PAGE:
But other examples we give are of rumors that, regarding 9/11, that the Arab-American community was aware of the attack before it happened, or the Jewish-American community was aware of the attack before, or the U.S. government was aware of the attack before it occurred. Large groups of citizens in each case believe that that could have happened—that’s the politics of plausibility. The politics of credibility has to do with who told the story, and is that source someone you judge as having reason, likelihood to know what they are talking about?
Reason: It seemed interesting that unlike the rumors regarding immigration, a lot of 9/11 rumors cast doubt and fear not on underdogs or outsiders, but on our own government and media elites.
Fine: Those of us sympathetic to libertarianism know there has been a lengthy tradition, and I think a healthy tradition, of suspicion of state power, suspicion of governments. There has been an argument and let me describe it as plausible, that over the course of the 20th century with the rise of the megastate that there is even more concern with state power and thus rumors about what the state might do, what it might know, how it might mislead the public, have become increasingly prevalent.
People often speak of Watergate as changing the American public’s attitudes toward government. I think there is some truth to that, though there were certainly plenty of conspiratorial beliefs prior to that. But Watergate institutionalized the legitimacy of being suspicious of government.
Reason: What do we know authoritatively about how widespread serious suspicion of the government regarding 9/11 is?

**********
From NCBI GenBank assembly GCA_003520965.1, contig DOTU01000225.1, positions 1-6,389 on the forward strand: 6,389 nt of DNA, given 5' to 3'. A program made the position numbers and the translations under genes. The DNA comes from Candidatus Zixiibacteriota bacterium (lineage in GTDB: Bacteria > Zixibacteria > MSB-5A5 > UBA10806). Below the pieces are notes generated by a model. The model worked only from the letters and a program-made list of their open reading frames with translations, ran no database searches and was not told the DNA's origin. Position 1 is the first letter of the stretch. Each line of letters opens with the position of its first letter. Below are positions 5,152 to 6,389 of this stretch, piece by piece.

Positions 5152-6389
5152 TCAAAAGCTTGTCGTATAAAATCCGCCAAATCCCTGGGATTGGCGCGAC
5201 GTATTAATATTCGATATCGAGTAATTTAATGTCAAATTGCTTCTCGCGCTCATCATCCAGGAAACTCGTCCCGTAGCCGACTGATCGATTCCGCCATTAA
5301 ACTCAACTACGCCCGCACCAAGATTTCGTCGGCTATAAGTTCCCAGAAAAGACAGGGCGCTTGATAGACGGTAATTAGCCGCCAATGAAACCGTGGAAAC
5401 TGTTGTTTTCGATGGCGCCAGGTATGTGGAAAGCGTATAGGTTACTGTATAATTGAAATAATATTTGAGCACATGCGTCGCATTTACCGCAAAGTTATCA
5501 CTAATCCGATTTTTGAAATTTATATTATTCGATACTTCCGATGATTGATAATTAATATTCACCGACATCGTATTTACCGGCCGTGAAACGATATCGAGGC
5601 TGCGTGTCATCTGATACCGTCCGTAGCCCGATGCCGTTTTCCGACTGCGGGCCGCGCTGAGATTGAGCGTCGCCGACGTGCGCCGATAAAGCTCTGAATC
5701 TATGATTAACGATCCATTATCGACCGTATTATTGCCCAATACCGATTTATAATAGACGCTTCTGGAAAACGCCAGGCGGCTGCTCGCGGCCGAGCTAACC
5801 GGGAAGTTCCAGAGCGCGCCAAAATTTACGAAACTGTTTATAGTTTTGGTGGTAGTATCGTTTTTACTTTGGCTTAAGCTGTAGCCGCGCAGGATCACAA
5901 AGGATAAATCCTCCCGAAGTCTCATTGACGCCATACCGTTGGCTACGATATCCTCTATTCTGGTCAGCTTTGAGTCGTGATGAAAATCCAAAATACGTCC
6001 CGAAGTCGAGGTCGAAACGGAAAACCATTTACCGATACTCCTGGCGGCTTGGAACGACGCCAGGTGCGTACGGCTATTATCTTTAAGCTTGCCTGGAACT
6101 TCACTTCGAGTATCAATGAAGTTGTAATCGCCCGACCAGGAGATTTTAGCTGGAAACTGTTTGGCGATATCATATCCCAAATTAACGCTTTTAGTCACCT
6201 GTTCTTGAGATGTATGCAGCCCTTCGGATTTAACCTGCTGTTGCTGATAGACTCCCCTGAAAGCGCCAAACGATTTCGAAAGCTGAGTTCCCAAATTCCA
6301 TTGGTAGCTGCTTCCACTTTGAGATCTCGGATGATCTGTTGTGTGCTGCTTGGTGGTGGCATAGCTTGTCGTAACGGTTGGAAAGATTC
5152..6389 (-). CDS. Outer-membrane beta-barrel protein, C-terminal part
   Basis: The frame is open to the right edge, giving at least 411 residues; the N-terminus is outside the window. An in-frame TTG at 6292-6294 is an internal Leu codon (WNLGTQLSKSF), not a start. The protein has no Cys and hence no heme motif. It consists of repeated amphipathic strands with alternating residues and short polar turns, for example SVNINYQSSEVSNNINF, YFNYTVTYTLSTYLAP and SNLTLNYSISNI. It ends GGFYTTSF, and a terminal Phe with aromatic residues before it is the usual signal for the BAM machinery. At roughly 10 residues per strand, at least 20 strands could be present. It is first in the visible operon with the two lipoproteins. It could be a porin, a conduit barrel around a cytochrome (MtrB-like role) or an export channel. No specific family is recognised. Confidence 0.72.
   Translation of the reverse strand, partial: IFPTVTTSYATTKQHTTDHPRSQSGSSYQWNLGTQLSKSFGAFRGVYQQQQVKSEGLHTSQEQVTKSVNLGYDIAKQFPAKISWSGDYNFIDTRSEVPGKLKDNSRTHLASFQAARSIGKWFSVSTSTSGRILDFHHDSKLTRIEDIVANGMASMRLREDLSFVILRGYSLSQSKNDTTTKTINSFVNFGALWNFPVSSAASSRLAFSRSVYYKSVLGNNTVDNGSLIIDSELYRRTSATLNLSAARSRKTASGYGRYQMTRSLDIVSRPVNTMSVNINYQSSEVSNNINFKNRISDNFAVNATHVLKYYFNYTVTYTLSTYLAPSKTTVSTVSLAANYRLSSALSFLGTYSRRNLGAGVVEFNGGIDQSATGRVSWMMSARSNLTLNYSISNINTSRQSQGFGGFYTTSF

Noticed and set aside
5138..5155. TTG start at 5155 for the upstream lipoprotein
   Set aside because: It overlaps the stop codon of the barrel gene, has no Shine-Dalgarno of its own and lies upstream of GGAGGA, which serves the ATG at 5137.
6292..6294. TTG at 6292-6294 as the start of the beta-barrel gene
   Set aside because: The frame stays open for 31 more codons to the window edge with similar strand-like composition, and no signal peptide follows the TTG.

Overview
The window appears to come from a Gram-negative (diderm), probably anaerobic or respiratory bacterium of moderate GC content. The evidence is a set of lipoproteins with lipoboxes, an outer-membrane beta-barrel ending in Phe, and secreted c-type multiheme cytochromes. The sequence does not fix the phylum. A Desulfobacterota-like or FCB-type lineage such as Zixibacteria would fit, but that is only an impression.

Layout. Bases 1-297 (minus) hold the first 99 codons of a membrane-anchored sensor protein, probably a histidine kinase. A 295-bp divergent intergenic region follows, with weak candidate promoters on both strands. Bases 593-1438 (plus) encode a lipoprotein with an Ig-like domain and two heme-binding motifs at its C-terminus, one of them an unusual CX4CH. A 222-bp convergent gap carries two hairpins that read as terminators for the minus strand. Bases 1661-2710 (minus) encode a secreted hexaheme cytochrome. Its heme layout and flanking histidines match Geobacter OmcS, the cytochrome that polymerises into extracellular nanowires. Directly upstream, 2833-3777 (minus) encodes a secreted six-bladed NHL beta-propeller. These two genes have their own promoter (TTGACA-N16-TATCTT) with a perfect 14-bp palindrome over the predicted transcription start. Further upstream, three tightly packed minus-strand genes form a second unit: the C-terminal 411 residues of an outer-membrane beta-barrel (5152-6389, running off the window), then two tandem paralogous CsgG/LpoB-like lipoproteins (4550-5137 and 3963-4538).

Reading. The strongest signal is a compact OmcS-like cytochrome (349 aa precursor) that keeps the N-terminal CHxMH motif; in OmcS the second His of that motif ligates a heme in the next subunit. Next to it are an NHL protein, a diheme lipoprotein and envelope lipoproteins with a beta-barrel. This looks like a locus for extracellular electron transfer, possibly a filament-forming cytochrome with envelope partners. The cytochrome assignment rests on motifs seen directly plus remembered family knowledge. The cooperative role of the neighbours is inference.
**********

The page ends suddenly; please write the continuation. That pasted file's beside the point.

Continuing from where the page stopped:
Fine: We do have a number of surveys, which are only as good as the particular question asked. If you ask someone, “Do you think it’s possible the U.S. government knew of the attacks on the World Trade Center?” you tend to get a fairly high proportion—I think 25-30 percent—who think it is possible. Does that mean government was behind it? As we get to more specific claims [about what did happen], the number who would admit that decreases. Certainly the so-called “9/11 Truth” movement is alive and active, just as rumors about President Kennedy’s assassination were very active for 15 years after he was killed.
Pearl Harbor is the historical precedent that is most similar. There was a very active non-intervention opposition, often called isolationists, and they were powerful and held much sway to the annoyance of the Roosevelt administration. When Pearl Harbor happened some people thought—who benefits from this attack? The rumor was that the Roosevelt administration benefited, because it allowed them to intervene in the war in Europe [like they wanted]. Thus there were stories that the administration knew about or even provoked the attack. Historians I think would largely be in agreement that the Roosevelt administration was not behind the Pearl Harbor attack, but that they probably knew more than what they admitted on December 7, 1941.
Reason: You and Ellis are deliberately not out in this book to debunk rumors, per se.
Fine: First thing readers have to know is that rumors are sometimes true; they are not always false, and further the truth of rumors may be unavailable to researchers. So if you go on a website like Snopes.com—I go on it a lot, I admire it, but what they are interested in is saying, “OK, this story is definitely true or definitely false, or we don’t know in this case”—they want to be the honest broker, but how do they know? For example, talking about conspiracy theories, conspiracy rumors: The fact that someone is trying to mislead you is part of the conspiracy. There’s no way to defend a claim that some conspiracy is false if you are committed to that conspiracy, so we try to avoid a definitive answer, though there are instances where we were prepared to say there’s very, very strong evidence that this particular story is not true.